Russell, David. “The Kind-ness of Genre: An Activity Theory Analysis of High School Teachers’ Perception of Genre in a Portfolio Assessment Across the Curriculum.” Coe, Richard et al, eds. The Rhetoric and Ideology of Genre: Strategies for Stability and Change. Cresskill, NJ: Hampton Press, 2002. 225-242.
In this chapter, David Russell, Professor at Iowa State University, applied activity theory to his recordings of a multidisciplinary team of high school educators in Kentucky as they assessed student portfolios. This ethnography gives sufficient background on the system of assessment in Kentucky as well as a brief explanation of Russell’s synthesis of genre theory and activity theory. In the chapter, he submits that the teachers must assess the students’ writing through the lenses of three genres: as the state assessment it actually presents, as a genre in the teachers’ own classes, and as rhetorical action in the world beyond high school. He observes that the teachers experience difficulties discerning breadth, or range of genres allowed, and depth, or extent to which those genres in the students writing potentially act in the real world. Finally, the conclusion is that the most valuable aspect of the portfolio genres and the genre of the portfolio assessment itself is in continued connections to other activity systems—in potential futures where students’ writing becomes part of the greater world.

---. “Rethinking Genre in School and Society: An Activity Theory Analysis. Written Communication 14. 1997. 504-554.
In this article, David Russell addresses a gap he perceives between his interpretation of cultural-historical activity theory and the theory of genre systems as proposed by Charles Bazerman in 1994. Here he offers the activity system itself as a unit of analysis to bring together the macro- and micro-levels of human interaction, and discusses at great length and with a number of concrete examples some ways in which his approach accounts for stability and change in individuals and in systems, as well as for the learning of writing itself. From here, he proceeds to the middle ground between the micro-level and the macro-level, an intermediate cell biology classroom. The cell biology classroom becomes the illustration of how his approach extends through numerous systems to the research university and beyond, again accounting for individuals and groups, stability and change. This illustrates quite thoroughly that his synthesis provides a better unit of analysis, accounts for groups between the macro- and the micro, and relates texts to interactions.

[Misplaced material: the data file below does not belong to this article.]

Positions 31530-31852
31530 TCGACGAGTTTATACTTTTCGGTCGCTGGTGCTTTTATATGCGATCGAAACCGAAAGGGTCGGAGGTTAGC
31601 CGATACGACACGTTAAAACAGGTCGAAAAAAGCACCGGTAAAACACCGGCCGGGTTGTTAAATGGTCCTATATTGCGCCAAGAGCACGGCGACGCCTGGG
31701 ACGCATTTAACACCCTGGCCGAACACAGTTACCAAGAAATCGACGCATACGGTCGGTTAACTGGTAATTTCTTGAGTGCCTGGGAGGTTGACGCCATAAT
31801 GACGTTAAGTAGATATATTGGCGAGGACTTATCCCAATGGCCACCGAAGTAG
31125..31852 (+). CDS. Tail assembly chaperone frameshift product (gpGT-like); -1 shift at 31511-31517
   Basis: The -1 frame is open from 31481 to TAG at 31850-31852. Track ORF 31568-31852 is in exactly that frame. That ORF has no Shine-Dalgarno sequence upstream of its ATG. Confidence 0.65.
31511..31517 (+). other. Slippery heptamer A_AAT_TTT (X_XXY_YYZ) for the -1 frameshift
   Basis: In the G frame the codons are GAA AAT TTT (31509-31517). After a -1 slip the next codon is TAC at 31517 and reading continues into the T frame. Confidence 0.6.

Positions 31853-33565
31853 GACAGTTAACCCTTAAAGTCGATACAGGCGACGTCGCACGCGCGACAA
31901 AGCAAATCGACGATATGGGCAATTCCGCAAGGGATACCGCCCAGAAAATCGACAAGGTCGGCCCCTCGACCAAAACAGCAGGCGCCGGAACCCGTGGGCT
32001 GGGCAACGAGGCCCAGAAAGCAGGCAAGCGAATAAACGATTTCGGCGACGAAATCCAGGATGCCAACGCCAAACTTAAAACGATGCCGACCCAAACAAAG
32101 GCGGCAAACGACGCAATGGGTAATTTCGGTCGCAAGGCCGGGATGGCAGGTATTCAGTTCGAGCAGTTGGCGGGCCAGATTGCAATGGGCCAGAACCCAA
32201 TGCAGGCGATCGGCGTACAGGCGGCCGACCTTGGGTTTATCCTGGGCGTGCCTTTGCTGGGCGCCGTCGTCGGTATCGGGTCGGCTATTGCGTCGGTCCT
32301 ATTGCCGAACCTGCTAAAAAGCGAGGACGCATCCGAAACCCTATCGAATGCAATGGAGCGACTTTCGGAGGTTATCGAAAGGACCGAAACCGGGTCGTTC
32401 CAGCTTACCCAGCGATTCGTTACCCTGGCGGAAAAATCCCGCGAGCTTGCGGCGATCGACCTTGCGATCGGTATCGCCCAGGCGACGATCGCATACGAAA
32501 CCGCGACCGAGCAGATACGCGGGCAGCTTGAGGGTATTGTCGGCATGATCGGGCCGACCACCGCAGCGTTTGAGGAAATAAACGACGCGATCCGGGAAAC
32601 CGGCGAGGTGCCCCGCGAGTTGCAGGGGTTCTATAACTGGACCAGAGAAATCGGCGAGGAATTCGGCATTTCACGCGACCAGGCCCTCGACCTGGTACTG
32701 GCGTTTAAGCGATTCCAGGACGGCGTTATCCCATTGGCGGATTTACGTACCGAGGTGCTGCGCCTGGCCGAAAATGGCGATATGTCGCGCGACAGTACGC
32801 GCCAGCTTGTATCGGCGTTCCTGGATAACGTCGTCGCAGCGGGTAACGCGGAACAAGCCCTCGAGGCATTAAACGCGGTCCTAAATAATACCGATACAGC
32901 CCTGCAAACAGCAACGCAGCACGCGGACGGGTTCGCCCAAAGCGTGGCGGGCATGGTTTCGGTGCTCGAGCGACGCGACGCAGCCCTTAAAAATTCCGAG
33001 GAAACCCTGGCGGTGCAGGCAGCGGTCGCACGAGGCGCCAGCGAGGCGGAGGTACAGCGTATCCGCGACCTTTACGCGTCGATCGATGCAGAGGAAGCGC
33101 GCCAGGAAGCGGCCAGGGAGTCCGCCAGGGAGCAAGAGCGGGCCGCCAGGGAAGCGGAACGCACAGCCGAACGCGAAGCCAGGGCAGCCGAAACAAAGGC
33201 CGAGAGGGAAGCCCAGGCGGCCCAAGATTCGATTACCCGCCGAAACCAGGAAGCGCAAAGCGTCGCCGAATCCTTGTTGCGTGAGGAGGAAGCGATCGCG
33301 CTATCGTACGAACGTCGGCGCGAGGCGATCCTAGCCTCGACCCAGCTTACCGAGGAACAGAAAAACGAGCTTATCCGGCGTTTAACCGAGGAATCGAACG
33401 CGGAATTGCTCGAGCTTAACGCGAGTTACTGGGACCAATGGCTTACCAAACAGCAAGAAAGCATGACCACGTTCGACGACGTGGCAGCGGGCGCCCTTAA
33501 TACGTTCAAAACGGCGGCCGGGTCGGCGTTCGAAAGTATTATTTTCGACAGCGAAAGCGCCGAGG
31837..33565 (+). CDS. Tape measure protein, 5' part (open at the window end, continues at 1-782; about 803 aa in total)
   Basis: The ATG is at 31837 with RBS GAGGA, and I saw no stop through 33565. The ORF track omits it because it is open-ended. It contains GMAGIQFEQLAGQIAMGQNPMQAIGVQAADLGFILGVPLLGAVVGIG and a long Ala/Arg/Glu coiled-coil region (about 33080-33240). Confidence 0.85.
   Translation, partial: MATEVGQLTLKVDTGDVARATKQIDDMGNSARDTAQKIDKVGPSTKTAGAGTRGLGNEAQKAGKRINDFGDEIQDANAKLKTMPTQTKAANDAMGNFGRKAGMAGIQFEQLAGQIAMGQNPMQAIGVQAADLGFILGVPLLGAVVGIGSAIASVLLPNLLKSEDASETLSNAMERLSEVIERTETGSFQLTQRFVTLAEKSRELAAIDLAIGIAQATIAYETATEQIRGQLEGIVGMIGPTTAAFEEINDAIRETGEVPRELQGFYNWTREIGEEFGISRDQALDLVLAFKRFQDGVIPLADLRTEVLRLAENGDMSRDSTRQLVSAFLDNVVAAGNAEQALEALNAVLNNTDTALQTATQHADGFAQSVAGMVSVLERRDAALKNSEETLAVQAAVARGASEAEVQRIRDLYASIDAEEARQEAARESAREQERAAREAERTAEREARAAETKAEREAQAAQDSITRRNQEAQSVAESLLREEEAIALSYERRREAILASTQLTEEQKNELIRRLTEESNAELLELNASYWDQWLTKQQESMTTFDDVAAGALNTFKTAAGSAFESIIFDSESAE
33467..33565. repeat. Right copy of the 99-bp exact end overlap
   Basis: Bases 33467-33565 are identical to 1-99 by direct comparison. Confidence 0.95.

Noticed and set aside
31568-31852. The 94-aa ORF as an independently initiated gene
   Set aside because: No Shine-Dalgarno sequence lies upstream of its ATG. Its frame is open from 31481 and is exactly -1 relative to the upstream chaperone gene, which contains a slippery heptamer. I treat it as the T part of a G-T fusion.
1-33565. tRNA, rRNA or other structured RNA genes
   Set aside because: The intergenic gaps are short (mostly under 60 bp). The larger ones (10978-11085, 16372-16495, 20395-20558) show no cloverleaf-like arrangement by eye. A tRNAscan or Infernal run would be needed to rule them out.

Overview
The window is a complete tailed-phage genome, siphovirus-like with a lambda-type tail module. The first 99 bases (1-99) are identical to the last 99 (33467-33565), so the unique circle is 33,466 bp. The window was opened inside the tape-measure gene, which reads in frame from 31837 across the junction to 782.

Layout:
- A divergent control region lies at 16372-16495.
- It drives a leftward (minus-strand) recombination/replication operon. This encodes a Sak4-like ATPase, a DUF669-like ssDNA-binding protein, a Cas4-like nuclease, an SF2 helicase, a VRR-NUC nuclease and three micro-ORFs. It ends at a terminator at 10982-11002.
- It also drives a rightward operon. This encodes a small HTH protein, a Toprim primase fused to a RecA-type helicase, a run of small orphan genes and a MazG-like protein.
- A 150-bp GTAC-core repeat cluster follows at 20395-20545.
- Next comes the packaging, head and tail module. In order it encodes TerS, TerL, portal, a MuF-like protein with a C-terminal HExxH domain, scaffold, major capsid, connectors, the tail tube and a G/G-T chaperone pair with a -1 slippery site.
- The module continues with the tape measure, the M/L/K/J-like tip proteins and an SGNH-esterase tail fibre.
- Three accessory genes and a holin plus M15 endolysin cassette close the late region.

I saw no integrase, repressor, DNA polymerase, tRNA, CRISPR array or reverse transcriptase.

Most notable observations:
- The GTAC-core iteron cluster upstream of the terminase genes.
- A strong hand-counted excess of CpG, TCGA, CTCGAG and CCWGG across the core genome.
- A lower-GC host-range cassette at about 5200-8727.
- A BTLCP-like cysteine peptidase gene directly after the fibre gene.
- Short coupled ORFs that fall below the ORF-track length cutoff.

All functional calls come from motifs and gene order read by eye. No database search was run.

---. “Activity Theory and Its Implications for Writing Instruction.” Reconceiving Writing, Rethinking Writing Instruction. Ed Joseph Petraglia. Mahwah, NJ: Lawrence Earlbaum, 1995. 51-77.
In a chapter of a book edited by Joseph Petraglia, Russell begins with a four-part critique first year composition courses posed by Albert Kitzhaber in 1960. Russell’s rendition of the critique is as follows: there is a lack of consensus on content, a lack of intellectual rigor compared to other first year courses, the aims are too ambitious, and there does not seem to be a way to improve upon these problems—therefore the class should be transfigured. Russell utilizes activity theory to analyze and synthesize each aspect of Kitzhaber’s argument, which at times reads circularly—but also proceeds to suggest two specific ways to transfigure the course. Prior to the analysis, the text provides a discussion of activity theory, and then proceeds to apply it. Russell’s suggestions are to extend writing across the disciplines and change the first year composition course into an introduction to rhetoric in language, based in the research and writing of the social disciplines and described as a liberal arts course.